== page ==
Researchers Continue Testing New Zebra Mussel Control Method

Lake Minnetonka Study is in its Second Year, First of its Kind in the Country
Wednesday, July 12, 2017

 

A study is continuing in Lake Minnetonka this year on a potential new method to effectively manage zebra mussel populations. Researchers from the Minnehaha Creek Watershed District (MCWD) and the Minnesota Aquatic Invasive Species Research Center (MAISRC) are testing the use of a copper-based product to reduce the survival of zebra mussel veligers (larvae). By targeting the youngest zebra mussels, it’s hoped the overall zebra mussel population can be decreased. The study, funded by a $30,500 grant from Hennepin County, is the first known field test of its kind in the country. 

The first year of the study, in 2016, provided a good opportunity to figure out best practices. During this second year, very low levels of a federally-approved copper-based product, EarthTec QZ, are being applied in two enclosures in Lake Minnetonka’s West Upper Lake, which has some of the largest concentrations of zebra mussels in the lake. The study area is near the shoreline of Lake Minnetonka Regional Park and applications will occur over the course of three separate weeks between now and the end of July. Following each application, researchers will evaluate the impact of different concentrations of the product on the young zebra mussels.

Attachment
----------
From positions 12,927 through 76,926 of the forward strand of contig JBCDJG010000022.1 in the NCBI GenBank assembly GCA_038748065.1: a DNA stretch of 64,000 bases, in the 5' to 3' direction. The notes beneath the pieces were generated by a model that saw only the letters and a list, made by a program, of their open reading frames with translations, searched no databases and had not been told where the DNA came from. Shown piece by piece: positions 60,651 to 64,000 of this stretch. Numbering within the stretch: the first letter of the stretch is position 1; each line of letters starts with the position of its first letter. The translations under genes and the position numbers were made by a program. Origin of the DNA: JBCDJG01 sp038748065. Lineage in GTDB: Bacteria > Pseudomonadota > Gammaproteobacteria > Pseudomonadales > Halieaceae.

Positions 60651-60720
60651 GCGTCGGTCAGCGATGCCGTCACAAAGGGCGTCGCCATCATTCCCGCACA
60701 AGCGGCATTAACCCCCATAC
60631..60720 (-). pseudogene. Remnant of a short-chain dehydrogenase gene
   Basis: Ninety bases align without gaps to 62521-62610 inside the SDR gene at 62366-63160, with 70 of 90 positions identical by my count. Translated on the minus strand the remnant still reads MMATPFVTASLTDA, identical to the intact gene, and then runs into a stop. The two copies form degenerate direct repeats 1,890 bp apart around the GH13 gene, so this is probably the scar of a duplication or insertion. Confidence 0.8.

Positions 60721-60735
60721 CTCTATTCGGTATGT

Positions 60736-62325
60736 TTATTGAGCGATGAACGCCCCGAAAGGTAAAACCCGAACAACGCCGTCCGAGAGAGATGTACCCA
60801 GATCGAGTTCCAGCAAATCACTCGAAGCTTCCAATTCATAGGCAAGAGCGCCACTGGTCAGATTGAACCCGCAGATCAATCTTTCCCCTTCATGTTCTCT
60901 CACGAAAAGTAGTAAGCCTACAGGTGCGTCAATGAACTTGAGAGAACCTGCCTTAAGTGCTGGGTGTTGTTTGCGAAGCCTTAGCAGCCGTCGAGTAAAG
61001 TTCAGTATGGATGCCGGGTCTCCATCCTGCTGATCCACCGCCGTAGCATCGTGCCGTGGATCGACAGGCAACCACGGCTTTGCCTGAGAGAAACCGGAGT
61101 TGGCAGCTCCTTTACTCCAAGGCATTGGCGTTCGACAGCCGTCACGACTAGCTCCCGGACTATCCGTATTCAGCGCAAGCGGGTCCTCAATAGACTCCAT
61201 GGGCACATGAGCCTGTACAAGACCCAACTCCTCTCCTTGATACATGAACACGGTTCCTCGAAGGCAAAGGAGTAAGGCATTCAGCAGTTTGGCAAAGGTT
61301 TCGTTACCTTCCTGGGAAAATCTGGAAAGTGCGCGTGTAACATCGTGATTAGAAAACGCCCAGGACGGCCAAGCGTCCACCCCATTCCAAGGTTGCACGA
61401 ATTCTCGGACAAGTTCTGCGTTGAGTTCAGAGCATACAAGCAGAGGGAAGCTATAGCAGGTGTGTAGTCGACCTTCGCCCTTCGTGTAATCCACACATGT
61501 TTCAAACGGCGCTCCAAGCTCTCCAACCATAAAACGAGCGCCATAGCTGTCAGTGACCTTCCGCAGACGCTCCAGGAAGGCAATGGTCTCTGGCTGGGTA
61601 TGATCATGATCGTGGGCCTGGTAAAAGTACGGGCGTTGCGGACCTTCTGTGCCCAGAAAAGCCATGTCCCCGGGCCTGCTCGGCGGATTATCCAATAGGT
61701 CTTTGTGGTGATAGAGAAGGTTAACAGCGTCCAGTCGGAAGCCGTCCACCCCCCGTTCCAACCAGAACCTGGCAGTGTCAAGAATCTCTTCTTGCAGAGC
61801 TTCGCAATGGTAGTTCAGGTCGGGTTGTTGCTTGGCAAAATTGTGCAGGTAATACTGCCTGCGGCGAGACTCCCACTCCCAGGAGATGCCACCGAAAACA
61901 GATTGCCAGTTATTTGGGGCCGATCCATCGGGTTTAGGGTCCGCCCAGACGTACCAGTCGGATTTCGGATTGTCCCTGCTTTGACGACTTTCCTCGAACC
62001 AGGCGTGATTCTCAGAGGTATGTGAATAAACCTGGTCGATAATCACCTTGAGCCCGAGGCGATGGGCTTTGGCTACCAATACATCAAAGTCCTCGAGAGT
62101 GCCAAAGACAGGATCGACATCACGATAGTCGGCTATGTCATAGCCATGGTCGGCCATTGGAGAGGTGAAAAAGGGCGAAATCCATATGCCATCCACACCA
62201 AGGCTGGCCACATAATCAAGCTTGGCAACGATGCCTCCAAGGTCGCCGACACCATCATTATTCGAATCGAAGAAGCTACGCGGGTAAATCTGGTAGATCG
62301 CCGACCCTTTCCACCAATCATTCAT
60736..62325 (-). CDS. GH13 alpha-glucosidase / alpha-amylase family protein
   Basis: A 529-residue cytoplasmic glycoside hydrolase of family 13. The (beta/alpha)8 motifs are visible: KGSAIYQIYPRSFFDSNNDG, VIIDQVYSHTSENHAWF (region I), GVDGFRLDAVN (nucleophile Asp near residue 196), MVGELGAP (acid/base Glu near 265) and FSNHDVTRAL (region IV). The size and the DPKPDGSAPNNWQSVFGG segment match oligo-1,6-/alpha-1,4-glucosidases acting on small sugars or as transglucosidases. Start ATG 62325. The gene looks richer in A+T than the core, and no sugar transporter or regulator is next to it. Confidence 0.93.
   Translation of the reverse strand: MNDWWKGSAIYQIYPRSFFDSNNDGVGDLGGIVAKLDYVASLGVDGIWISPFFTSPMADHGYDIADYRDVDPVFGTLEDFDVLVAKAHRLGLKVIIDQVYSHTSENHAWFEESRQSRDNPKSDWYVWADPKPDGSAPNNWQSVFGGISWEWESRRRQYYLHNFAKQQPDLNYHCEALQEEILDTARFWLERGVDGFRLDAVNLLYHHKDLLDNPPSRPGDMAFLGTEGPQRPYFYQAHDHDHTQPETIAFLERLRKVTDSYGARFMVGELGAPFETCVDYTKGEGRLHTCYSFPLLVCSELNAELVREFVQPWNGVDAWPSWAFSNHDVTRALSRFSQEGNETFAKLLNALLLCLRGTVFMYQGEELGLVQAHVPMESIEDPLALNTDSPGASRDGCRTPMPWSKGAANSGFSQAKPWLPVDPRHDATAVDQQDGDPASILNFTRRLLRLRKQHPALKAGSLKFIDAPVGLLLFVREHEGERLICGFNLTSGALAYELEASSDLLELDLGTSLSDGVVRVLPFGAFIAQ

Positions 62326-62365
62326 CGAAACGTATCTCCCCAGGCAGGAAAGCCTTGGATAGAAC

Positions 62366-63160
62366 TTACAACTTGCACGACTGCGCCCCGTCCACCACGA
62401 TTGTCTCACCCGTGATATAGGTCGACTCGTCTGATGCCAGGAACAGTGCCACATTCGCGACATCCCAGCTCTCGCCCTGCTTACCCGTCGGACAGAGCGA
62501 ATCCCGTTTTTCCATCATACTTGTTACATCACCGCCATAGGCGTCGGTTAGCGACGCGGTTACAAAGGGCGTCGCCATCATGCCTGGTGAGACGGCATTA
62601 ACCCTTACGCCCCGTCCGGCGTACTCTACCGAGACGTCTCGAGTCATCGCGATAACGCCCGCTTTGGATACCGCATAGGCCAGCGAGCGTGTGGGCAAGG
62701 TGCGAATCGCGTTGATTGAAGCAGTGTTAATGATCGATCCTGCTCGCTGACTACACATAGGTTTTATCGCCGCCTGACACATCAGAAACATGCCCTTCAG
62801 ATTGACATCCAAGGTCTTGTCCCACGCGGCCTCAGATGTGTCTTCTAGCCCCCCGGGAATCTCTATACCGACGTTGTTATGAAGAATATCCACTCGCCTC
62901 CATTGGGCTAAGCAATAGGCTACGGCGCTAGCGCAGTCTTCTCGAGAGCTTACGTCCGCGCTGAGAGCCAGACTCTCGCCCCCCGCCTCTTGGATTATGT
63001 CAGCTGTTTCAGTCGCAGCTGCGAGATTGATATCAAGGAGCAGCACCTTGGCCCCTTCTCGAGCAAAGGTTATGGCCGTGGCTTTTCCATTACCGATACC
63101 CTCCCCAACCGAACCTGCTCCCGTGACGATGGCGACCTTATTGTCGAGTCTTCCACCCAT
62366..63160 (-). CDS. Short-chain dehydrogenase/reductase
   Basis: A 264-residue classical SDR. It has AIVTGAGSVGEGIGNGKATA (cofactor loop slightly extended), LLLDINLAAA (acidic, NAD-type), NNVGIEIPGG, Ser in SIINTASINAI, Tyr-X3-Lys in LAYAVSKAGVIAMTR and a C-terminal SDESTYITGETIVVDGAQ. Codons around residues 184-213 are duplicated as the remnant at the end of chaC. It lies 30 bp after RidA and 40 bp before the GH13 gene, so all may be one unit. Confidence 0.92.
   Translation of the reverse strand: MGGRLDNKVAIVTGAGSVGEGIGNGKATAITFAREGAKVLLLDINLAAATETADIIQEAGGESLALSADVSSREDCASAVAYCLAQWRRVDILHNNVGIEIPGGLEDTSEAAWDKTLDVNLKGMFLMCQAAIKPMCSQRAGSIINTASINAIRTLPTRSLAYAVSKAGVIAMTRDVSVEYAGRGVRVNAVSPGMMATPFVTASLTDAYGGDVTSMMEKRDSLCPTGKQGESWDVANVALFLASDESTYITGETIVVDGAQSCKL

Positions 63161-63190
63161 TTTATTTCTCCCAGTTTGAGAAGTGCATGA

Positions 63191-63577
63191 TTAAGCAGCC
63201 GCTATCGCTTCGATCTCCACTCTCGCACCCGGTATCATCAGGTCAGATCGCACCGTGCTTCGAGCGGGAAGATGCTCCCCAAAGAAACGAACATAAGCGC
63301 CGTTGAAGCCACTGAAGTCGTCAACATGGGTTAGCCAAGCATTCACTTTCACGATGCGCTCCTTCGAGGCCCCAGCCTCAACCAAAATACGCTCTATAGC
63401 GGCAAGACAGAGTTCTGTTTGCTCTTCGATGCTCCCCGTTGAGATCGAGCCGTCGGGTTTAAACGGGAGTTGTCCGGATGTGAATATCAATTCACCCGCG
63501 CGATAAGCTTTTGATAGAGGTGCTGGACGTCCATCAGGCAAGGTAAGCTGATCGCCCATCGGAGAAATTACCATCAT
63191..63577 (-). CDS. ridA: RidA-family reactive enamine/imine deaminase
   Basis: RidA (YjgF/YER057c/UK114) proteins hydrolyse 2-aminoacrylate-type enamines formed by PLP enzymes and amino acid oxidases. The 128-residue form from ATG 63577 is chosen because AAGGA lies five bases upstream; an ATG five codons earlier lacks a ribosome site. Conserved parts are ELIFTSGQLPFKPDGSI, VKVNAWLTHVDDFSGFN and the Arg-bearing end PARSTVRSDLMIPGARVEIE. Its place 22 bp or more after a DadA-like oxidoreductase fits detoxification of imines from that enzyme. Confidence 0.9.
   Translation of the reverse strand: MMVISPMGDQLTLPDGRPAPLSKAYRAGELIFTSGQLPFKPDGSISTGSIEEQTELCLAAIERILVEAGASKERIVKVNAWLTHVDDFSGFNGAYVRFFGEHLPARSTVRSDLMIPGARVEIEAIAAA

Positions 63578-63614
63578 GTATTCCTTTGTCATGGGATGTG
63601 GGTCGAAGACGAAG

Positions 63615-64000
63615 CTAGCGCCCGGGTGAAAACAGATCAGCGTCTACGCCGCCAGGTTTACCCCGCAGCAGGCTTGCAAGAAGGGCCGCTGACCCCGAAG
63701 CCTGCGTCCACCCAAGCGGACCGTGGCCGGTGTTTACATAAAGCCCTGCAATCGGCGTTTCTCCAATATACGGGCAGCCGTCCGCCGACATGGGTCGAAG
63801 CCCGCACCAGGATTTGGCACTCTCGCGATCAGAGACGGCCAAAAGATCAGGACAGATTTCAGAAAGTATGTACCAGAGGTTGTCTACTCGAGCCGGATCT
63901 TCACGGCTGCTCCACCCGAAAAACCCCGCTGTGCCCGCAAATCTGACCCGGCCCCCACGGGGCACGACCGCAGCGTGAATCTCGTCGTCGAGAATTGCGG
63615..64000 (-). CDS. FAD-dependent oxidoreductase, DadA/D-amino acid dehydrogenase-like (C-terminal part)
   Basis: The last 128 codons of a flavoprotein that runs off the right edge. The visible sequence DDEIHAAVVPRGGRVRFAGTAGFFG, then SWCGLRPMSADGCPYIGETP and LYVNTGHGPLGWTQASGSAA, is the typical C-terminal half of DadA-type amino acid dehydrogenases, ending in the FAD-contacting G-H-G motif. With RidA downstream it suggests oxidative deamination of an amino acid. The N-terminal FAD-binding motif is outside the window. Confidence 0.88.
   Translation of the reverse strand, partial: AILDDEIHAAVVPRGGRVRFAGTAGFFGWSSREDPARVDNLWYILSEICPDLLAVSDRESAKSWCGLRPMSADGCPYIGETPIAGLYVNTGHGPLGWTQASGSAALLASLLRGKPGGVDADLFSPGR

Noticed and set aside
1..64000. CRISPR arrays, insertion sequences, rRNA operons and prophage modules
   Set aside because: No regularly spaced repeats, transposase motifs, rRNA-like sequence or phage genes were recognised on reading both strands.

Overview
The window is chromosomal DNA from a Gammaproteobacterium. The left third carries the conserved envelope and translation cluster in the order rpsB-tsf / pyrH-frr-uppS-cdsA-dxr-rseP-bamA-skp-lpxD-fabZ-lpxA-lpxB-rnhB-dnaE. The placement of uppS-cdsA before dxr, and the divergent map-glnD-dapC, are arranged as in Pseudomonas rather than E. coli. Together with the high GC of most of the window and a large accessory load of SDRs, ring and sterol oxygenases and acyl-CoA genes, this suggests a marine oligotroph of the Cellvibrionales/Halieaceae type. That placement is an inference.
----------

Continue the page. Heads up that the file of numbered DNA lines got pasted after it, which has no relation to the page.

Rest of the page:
The product is species-specific and poses no health risks to humans or other aquatic life. Recreation and enjoyment of the bay will not be impacted during the study.

“The first year of this study was a good learning year and provided us with useful baseline knowledge. In this second year, we are looking forward to building on last year’s efforts and seeing how well this method of control works,” said Eric Fieldseth, MCWD Aquatic Invasive Species Program Manager. “We are grateful for the partnership with MAISRC to better understand how to control this invasive species.”

Since zebra mussels were discovered in Lake Minnetonka seven years ago, they have spread throughout the lake. Because zebra mussel adults live only three to five years, they rely on veliger production to maintain their populations. Reducing veliger survival could ultimately reduce the overall population of adult zebra mussels and may be an approach to management, particularly of newly infested lakes.

"We're targeting veligers for this study for several reasons," said Dr. Michael McCartney, MAISRC Research Assistant Professor. "They're in a life stage that is more sensitive to our applications, we can lower the risk of larvae accidentally spreading through recreational boats, and we think we can significantly knock back zebra mussel populations by reducing the number of veligers in the lake." 

Zebra mussels have long-term water quality and recreational impacts. They alter the food chain that fish and other aquatic life depend on, they attach to docks, boats and other hard surfaces, and their sharp shells litter beaches and lake bottoms. 

The first round of trials began in June, the second round is underway and the third round is set for the week of July 17th, based on conditions. The grant funding to support this study comes from a state appropriation to Hennepin County for AIS prevention and management programs. 

For more information about the study and other AIS research and management activities, visit www.minnehahacreek.org or www.maisrc.umn.edu.